Another case AGAINST dividends …

The graph shows the promise of dividend-investing, but Canadian Couch Potato states the reality – the case AGAINST dividends – far more eloquently than me:

Why do shareholders believe so strongly that a $1 dividend is preferable to a $1 capital gain? Meir Statman looked at this question in a 1984 article called “Explaining Investor Preference for Cash Dividends,” coauthored by Hersh Sheffrin. He also reviews the idea in his new book, What Investors Really Want, pointing out that receiving $1,000 in dividends is no different from selling $1,000 worth of stock to create a “homemade dividend.”

Even when this idea is explained to people, most refuse to accept it. Statman suggests that it comes down to a cognitive bias called mental accounting. Investors categorize $1,000 in dividends as income that they will happily spend, but the idea of selling $1,000 worth of stock is “dipping into capital,” which causes them great anxiety. This idea is deeply ingrained in many investors, but it is an illusion, because a company that pays a dividend to shareholders is depleting its own capital.

If you want to understand the arguments – both for and against – investing in so-called ‘dividend stocks’ for the sake of the dividends, you would do well to read Canadian Couch Potato’s whole blog post AND the comments … all for/against arguments are well thought out.

Here is my argument against dividends in a nutshell:

Since you can create a dividend stream yourself (“ignoring taxes and transactions costs, a stock that pays no dividend but increases in price by 6% provides precisely the same return as one whose share price rises 4% and pays a 2% dividend”), it boils down to what could the company do v what can you do with the ‘spare cash’ that the company plans to issue (or not issue) as a dividend:

1. If the company keeps the dividend:

– They could buy more inventory: if their business is a volume business, more inventory = more profits. Consumer products companies such as Kraft and Unilever are great examples.

– They could do more R&D: investing in R&D is necessary gambling on the future; often it will be money wasted (in which case it’s better off in your pocket as a dividend), but sometimes it will provide a huge payback, such as when a pharmaceutical company develops a breakthrough medication, or a venture capital firm finds the next FaceBook.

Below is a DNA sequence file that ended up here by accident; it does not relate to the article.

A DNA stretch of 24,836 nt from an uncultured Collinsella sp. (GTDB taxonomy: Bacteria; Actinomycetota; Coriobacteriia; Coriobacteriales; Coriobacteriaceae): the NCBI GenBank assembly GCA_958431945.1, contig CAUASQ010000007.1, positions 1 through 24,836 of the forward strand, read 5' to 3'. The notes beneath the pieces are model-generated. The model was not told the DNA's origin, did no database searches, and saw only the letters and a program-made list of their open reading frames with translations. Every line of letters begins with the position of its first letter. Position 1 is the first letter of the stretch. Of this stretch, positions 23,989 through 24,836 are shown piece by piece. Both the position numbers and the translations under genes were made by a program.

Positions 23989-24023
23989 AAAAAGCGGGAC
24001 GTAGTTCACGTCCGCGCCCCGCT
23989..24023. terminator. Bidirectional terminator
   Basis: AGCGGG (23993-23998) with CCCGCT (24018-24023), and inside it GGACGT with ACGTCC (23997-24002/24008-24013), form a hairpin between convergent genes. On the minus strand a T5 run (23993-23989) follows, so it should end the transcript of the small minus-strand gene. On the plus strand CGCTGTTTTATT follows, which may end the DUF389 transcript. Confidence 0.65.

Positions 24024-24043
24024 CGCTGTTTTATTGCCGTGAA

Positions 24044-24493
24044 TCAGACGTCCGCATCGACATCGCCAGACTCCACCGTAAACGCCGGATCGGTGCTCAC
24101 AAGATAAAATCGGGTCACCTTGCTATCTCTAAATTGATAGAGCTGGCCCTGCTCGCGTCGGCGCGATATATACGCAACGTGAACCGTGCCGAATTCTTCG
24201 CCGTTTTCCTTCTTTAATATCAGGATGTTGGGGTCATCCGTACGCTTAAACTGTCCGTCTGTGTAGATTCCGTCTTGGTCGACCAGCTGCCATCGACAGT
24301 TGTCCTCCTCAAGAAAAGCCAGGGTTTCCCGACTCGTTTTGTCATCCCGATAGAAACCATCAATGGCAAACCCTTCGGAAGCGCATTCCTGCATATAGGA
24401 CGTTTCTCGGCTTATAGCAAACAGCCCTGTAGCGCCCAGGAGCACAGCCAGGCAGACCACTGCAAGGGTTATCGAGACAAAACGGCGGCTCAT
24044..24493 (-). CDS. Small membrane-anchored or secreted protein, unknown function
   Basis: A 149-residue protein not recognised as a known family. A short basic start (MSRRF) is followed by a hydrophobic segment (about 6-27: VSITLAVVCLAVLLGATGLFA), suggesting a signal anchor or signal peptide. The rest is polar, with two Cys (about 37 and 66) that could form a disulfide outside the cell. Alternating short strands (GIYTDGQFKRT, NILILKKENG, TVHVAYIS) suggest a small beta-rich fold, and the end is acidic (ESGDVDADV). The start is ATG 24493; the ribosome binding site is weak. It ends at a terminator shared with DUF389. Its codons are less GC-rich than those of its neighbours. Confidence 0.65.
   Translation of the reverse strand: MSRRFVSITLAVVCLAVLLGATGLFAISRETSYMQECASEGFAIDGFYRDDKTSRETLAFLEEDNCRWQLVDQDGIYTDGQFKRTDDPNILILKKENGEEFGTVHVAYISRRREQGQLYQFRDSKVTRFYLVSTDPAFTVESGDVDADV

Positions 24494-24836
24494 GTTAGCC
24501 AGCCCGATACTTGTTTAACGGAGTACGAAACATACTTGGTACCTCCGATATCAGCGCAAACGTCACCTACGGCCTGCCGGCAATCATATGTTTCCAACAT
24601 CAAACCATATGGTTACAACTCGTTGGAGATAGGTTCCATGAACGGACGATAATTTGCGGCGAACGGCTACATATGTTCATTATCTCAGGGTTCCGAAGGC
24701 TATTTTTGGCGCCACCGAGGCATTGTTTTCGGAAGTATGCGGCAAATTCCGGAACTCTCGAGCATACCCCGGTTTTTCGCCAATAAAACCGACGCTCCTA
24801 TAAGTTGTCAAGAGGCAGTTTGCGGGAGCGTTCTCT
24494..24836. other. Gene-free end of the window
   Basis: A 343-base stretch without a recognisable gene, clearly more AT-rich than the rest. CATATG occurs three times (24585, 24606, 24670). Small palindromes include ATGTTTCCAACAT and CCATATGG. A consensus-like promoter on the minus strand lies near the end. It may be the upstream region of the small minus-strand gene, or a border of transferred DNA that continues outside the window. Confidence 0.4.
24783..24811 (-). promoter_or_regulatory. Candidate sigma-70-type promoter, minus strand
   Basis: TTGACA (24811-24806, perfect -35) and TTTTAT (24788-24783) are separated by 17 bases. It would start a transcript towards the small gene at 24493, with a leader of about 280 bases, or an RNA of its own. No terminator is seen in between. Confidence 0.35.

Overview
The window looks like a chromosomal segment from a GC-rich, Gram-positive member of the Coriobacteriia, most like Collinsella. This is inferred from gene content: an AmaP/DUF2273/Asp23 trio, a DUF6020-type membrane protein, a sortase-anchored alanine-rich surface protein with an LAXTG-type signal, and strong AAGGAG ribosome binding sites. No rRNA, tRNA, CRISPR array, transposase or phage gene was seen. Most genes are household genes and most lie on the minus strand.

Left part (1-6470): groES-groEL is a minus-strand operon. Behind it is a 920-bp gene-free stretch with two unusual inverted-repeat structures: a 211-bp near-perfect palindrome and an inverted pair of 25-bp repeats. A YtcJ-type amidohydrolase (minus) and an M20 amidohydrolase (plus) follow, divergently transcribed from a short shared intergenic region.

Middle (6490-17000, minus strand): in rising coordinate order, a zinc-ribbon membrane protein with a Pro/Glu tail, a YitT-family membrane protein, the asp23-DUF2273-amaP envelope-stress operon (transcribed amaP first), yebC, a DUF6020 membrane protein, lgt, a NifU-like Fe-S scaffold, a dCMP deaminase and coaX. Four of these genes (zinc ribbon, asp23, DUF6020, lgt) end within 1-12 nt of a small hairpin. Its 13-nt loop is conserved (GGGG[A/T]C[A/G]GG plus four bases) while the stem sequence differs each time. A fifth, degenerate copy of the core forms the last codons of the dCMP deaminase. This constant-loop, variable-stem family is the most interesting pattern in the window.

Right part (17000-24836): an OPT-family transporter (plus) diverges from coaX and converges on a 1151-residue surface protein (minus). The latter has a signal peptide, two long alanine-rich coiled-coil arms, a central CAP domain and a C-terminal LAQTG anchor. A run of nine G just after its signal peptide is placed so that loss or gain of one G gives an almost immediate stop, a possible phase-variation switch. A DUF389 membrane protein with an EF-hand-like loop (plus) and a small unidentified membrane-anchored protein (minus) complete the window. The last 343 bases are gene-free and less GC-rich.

– They could invest in marketing: more marketing = more sales; pretty simply, huh? Consumer products and technology companies are classic examples; the more often they put their products in front of the consumer, the more sales they seem to get.

– They could invest in more infrastructure: more factories, more locations = more revenue and more profits. Manufacturing companies, high tech businesses, and retailers are all tied to physical infrastructure.

– They could invest the cash – Many companies (think Microsoft, Apple, the tobacco companies, and the brewers) are sitting on a ton of cash. Heck, Berkshire Hathaway is sitting on so much of it, even Warren toys from time to time with giving it back to the shareholders (i.e. by issuing a dividend); after all, if they can only get 3% while it’s sitting in the bank and you can get …? Inevitably, though, they use this cash to make a spectacular purchase that transforms the company: think Google’s $6.5 billion offer for Groupon, or Berkshire Hathaway’s $44 billion purchase of BNSF Railway.

2. If you take the dividend:

– You could buy more stock in the same company: this is the basis of the automatic ‘dividend reinvestment policy’ that most companies now offer. So, let me see … you invest in company ABC because it issues a dividend, and you use it to, what? Oh, buy more stock in company ABC?!

– You could buy more stock in another company: why invest in another company? Oh, because it provides a better return. So, why not pull ALL of your money from the worse-performing dividend paying stock, and put it all in this company?

– You could buy more stock in a bunch of companies: diversification is often seen as a good thing [AJC: by many reading “how I became rich” blogs; rarely by those writing them]. The more you diversify, the more you tend towards average market returns. Why would you want to take your cash out of a company that produces spectacular returns [AJC: that’s why you invested in the ‘dividend stock’ in the first place, isn’t it?!] in order to put your money into something that produces average returns?

– You could keep your cash in the bank: strangely enough, this one makes sense; if the company can’t do anything better with their ‘spare cash’ than give it to you, wouldn’t you rather have it sitting in your bank account rather than theirs, so that you can at least have the flexibility to make the decision what to do next, eg leave it in the bank, buy some index funds, pay down debt, or even buy back into the company stock when they get out of the ‘sit on a ton of cash with no vision for the future’ doldrums.

… but, if any of these things are better than leaving the money in the company, wouldn’t you be better off taking all of your money out of the company all in one go (i.e. sell the stock) rather than in dribs and drabs (i.e. taking small dividends)?

Let me finish off with a story:

Warren Buffett got started by purchasing a textile company and immediately canceling it’s dividends!


So that he would have more money to invest in growing the company.

Potential investors who wanted dividends invested elsewhere … those who didn’t invested in Berkshire Hathaway and became multi-millionaires!